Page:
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'Treasure hunt' turns up historical books

One of Jacksonville’s first doctors has returned to the public eye after a collection of his books was returned to the shelves of the Beekman Bank at Third and California streets.

“I noticed a trend. A lot of them were signed Chas B. Brooks. I thought, ‘Who is this?,' ” said volunteer Gayle Lewis, who was involved in bringing back to the bank 119 volumes that had been in the possession of the Southern Oregon Historical Society.

The bank was open this summer on a regular basis for the first time this decade so visitors could see the artifacts and layout of a 19th century frontier bank. Town entrepreneur, leader and banker Cornelius C. Beekman had specified that the bank become a museum when he closed it in 1912.

The books may have been removed in 1986 when the bank was painted. They then apparently sat on a shelf in the SOHS Medford Research Library and may have been examined just one time, by Medford historian Ben Truwe. They were never entered into the SOHS collection catalog.

Historic Jacksonville now opens the bank for tours. It is owned by the city but previously belonged to Jackson County and was operated by SOHS. Lewis volunteers with both SOHS and Historic Jacksonville, which is the community's historical organization.

“They were set aside and stored on a shelf. They were a mystery. I had about eight boxes,” said Lewis. “I went through every book and did some research. It was like a treasure hunt.”

Lewis examined each book at least four times. Many had owner’s signatures inside the covers, and medical books were signed by Brooks. Some of those also bore the signature of Charles Crane.

Crane would later become the 13th surgeon general of the U.S. Army and was an attending physician when Abraham Lincoln was shot. He originally came West in 1852 to serve with a battalion.

Lewis speculated that Crane and Brooks must have met in Jacksonville and that Brooks purchased some of Crane’s medical volumes, as Crane’s name is crossed out. Another medical book bears the stamp of a book dealer in Kentucky, the state where Brooks received his medical training. He came to Jacksonville in 1853.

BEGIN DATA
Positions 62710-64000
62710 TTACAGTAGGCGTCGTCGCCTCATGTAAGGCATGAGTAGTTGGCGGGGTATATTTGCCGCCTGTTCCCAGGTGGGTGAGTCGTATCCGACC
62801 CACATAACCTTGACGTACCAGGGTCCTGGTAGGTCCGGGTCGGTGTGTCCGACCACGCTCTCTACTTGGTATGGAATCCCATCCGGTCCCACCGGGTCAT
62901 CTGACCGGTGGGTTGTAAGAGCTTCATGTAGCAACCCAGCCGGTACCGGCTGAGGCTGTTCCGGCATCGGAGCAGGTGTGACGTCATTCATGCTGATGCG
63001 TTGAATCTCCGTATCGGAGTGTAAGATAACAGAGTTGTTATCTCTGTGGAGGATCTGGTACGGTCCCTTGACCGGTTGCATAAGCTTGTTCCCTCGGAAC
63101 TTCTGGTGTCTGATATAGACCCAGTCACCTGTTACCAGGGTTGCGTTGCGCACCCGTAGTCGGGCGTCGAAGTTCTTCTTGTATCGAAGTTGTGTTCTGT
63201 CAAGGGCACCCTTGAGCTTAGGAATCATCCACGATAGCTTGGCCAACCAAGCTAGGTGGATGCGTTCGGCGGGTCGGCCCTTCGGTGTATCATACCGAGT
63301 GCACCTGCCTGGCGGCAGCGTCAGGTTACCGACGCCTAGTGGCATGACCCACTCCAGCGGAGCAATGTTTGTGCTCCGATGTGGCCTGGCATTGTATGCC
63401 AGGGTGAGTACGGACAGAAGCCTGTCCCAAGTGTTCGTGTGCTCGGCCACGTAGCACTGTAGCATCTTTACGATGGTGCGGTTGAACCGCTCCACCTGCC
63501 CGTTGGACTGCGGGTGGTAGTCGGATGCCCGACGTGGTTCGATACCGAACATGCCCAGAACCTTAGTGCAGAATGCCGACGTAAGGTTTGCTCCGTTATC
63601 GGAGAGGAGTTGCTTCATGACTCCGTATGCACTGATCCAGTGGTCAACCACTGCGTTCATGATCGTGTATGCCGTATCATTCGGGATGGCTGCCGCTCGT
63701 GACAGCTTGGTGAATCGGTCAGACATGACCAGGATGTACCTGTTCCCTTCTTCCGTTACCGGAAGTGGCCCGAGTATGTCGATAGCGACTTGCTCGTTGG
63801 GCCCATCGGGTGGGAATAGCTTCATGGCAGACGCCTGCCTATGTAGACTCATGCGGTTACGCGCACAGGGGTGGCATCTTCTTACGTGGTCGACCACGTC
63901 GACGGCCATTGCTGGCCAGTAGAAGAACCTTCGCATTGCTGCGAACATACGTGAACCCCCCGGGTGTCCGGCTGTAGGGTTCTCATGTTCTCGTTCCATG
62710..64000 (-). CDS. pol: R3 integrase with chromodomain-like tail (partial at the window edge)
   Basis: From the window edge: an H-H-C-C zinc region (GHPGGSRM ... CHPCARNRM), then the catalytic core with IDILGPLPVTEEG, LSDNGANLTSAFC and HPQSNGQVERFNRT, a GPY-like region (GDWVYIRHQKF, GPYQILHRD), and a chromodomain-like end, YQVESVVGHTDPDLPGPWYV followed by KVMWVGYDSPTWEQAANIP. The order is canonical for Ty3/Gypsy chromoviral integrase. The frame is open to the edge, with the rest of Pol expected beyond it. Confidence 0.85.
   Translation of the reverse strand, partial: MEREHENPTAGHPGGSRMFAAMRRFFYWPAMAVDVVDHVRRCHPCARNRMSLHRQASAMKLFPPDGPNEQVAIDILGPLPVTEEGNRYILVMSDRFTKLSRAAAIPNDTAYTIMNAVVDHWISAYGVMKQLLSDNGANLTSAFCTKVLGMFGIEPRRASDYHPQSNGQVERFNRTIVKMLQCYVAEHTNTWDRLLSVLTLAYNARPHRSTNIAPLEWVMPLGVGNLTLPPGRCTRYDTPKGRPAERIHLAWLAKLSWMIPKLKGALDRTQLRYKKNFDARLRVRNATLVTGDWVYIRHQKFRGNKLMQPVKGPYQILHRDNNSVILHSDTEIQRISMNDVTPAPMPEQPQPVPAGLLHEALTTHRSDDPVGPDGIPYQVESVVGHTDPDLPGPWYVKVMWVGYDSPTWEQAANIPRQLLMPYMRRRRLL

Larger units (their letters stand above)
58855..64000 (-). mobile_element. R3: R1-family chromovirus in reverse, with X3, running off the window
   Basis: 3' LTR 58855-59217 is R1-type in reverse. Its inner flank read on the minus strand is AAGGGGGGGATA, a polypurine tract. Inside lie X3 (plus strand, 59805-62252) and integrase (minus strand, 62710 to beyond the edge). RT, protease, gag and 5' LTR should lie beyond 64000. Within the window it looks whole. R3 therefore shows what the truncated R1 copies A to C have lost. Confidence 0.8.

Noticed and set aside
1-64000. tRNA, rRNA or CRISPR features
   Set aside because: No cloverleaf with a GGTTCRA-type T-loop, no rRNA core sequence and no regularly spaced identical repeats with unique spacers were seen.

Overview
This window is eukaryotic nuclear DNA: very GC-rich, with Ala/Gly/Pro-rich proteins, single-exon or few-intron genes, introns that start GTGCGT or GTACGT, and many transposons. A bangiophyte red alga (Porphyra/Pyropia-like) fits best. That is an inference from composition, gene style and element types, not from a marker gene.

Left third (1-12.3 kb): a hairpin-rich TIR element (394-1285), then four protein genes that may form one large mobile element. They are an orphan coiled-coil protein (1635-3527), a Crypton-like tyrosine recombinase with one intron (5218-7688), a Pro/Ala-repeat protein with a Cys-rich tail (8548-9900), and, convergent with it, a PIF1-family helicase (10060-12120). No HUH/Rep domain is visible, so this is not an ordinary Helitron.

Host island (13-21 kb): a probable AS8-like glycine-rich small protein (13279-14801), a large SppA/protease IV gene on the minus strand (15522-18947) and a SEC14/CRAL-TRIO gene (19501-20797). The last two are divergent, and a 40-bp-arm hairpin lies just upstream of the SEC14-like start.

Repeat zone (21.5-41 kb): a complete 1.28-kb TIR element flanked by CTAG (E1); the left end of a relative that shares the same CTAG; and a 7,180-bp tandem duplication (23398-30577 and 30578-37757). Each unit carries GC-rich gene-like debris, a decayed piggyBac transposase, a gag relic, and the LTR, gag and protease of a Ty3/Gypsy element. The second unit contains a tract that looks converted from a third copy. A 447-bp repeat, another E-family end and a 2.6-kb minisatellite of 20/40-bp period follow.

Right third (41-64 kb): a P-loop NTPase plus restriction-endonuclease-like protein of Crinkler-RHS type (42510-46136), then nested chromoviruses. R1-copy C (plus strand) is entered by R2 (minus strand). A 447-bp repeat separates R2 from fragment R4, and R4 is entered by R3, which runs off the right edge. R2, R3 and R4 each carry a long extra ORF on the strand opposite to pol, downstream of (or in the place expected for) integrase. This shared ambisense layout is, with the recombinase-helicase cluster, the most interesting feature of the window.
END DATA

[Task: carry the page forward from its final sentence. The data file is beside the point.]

Brooks and Beekman apparently shared space in another building on California Street before the bank was built in 1863. Brooks later moved to The Dalles. He may have left the collection with Beekman as newer texts had updated medical knowledge, said Carolyn Kingsnorth, president of Historic Jacksonville.

Lewis posted a query about Brooks on Ancestry.com, and Sandy Bisset of the Columbia Gorge Discovery Center Library in The Dalles subsequently did most of the research that uncovered his story, Lewis said.

Brooks became a peacemaker when he took down a petticoat raised on the flagpole at the post office in 1855 during the Rogue Indian Wars, Bisset learned. Women of the town had objected to being left unprotected from attacks when men went to the fields. Some men then apparently raised the petticoat to half-staff to ridicule the women, but Brooks ended the strained situation.

Among the medical books is an 1843 Gray’s Anatomy, a book on midwifery once owned by an Amity, Oregon, doctor, and “A Dictionary of Practical Surgery” from 1848.

While more than half the volumes are medical, there are also books on foreign languages, hymnals from First Presbyterian Church, a series from the U.S. Department of Agriculture in the 1870s that relates where crops are grown and innovations that had worked, and a legal book with correspondence between the U.S. government and Germany on the status of U.S. residents who returned to Germany and faced potential conscription.

“There’s a lovely little gift book to a man here,” said Lewis. The leather-bound volume was given by a sister in New England to a brother apparently to console him due to a death. A volume published during the Civil War includes an apology for the poor cloth binding and cover used, as leather was in short supply, Lewis related.

In addition to the books, visitors to the bank can see gold scales, stationery, ink wells and other objects. They can also walk into the bank’s vault, which still contains prospectors' gold pokes, small leather pouches used to hold gold dust.

“This is such a valuable museum. This is essentially the oldest bank in the Pacific Northwest,” said Kingsnorth. “It was more than the bank in many ways. It was the hub of the town. The stage stopped here.”

The public can view the books and other artifacts in the bank over the next two weekends during Jacksonville’s Victorian Christmas celebration. The bank will be open from 11 a.m. to 3 p.m., and a $3 donation is asked for admission.

— Tony Boom is an Ashland freelance writer. Reach him at tboomwriter@gmail.com.

Tim Balfour, executive director of the Jacksonville Chamber of Commerce, reads from a book recently returned to the Beekman Bank. [Mail Tribune / Jamie Lusch]